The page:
Great Blue Hole
The structure of Great Blue Hole was created centuries ago, when a dry, above-sea-level cave collapsed. After the Ice Age, the area filled with water, and now divers can swim through the cave’s gigantic stalactite and stalagmite formations. Jacques Cousteau visited the Hole in the early 1970s to study its formations and eventually made it famous.
Most tours to the Blue Hole depart from San Pedro, Caye Caulker, or Belize City, and the boat ride takes about 2 hours each way. If you’re not a diver, and don’t want to snorkel, you can book one of the scenic helicopter tours of the area, which typically depart from Belize City, and see the Blue Hole and the Belize Barrier Reef from above.
Things to Know Before You Go
Diving the Blue Hole requires intermediate to advanced diving skills. Some dive shops require that you have completed 30 or more dives before you can attempt the Great Blue Hole.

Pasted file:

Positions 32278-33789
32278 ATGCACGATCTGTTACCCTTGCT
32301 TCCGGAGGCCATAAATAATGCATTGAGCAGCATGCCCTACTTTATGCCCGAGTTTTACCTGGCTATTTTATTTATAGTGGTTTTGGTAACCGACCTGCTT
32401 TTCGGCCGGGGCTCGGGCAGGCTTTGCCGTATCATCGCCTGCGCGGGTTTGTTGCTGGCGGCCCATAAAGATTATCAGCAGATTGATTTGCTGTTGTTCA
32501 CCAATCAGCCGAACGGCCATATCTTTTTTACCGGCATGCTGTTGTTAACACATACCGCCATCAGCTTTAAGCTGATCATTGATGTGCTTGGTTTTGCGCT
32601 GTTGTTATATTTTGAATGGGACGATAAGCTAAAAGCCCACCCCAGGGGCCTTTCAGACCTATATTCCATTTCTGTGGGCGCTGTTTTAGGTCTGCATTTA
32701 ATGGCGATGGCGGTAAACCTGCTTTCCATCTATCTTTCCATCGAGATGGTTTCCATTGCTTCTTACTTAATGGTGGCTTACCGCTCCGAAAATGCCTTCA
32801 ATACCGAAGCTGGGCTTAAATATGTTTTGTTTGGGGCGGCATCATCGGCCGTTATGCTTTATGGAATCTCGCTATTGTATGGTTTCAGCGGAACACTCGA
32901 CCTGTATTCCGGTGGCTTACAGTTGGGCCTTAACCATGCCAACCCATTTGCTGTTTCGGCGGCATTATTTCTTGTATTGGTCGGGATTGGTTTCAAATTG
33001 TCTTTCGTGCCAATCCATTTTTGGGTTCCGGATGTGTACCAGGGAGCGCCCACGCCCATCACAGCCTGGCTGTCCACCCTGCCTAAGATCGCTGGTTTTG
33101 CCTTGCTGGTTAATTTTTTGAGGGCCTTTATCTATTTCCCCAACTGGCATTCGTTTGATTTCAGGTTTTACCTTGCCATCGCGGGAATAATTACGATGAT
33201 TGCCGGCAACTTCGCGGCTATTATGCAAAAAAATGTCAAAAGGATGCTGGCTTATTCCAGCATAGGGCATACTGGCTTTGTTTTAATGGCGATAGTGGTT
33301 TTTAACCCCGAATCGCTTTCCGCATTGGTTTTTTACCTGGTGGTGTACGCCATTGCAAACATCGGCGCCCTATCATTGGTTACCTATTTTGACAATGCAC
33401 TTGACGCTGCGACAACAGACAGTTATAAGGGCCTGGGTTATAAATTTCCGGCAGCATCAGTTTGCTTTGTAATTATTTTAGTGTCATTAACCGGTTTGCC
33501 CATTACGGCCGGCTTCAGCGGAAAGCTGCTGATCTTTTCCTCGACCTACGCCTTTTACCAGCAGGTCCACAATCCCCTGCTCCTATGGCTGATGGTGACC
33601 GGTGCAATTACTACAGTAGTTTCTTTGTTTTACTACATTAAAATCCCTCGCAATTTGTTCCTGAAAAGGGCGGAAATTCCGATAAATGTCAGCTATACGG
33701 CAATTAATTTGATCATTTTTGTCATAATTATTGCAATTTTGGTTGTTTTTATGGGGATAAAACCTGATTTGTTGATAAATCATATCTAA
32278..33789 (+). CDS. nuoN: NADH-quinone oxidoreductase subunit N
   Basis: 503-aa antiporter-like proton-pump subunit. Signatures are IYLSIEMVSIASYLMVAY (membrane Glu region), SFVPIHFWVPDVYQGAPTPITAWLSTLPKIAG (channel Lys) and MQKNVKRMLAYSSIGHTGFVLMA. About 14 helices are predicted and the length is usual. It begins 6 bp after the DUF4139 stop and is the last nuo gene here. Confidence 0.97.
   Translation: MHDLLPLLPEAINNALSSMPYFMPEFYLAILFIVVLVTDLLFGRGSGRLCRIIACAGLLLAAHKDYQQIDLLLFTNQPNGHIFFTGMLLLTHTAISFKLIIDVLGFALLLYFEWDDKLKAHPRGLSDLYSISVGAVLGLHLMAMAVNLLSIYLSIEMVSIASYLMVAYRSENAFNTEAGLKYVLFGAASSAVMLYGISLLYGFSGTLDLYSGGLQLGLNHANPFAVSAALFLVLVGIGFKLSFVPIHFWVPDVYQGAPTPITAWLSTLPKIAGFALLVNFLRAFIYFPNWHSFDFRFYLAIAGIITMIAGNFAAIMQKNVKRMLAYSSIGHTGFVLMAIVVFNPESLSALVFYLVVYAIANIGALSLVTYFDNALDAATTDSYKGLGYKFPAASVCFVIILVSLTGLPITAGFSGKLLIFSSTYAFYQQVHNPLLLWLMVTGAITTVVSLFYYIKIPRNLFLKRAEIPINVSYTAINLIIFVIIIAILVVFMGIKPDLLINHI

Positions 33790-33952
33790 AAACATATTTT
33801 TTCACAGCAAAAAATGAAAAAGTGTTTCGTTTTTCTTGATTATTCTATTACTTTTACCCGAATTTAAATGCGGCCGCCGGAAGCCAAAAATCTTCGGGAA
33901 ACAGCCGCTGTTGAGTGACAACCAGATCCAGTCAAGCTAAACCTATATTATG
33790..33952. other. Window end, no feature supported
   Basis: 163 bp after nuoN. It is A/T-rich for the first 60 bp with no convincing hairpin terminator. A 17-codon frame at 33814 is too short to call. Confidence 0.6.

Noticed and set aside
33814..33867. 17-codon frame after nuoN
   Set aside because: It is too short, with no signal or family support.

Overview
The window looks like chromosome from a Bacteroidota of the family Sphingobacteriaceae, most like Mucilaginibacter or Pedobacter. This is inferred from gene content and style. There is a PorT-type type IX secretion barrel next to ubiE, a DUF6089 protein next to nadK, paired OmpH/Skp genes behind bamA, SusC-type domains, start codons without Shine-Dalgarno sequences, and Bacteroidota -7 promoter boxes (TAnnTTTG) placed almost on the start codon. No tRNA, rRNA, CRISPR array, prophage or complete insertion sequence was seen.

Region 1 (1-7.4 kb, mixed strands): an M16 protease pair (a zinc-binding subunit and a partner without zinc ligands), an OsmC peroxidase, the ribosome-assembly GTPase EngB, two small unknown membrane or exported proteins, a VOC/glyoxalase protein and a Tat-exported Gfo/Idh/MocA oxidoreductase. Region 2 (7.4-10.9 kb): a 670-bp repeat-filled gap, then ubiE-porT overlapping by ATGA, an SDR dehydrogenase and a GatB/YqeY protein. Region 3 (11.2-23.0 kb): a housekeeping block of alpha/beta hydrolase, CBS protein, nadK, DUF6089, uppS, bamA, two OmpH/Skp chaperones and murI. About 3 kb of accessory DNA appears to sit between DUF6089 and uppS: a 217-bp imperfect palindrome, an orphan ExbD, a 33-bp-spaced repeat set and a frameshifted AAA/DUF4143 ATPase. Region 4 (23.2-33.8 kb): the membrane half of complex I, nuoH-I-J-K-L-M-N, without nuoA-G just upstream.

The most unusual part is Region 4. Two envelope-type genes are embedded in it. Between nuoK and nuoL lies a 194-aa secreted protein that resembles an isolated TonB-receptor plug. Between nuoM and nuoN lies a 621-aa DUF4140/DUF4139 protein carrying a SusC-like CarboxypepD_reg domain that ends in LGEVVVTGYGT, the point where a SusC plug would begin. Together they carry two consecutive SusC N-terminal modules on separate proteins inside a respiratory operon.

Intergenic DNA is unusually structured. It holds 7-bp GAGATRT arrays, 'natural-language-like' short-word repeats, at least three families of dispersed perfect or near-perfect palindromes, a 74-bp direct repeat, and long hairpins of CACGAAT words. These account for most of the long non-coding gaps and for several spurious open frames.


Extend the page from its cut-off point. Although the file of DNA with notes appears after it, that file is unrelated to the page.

Make sure your travel insurance covers diving to 130 feet (40 meters).
A school of Caribbean reef sharks circle the Hole at a depth of 120 feet (36.5 meters) and below.
Snorkelers can swim around the Hole and in the nearby reefs.
Book your tour in advance as trips can fill up quickly.
How to Get There
The Great Blue Hole is located about 43 miles (69 kilometers) off the coast of Belize, along the Lighthouse Reef. Several dive services in Belize City, San Pedro, and Caye Caulker offer trips out to the Hole, which depart in the morning.
When to Get There
You can dive in Belize year round, but the dry season (from April to June) is considered the best time to go because there is little to no rain and excellent visibility. This is also the peak season for tourists, so expect to encounter crowds at the Blue Hole.
Diving the Lighthouse Reef
In addition to the Blue Hole, the Lighthouse Reef also boasts two other dive and snorkeling sites: Half Moon Caye and the Aquarium. Trips to the Blue Hole typically include a stop at the Aquarium, where you’ll see fish like Bermuda chubs, sergeant majors, creole wrasse, and trumpet fish. At Half Moon Caye, you’ll spot neon yellow and blue sponges, giant barrel sponges, and black and lilac sea fans.
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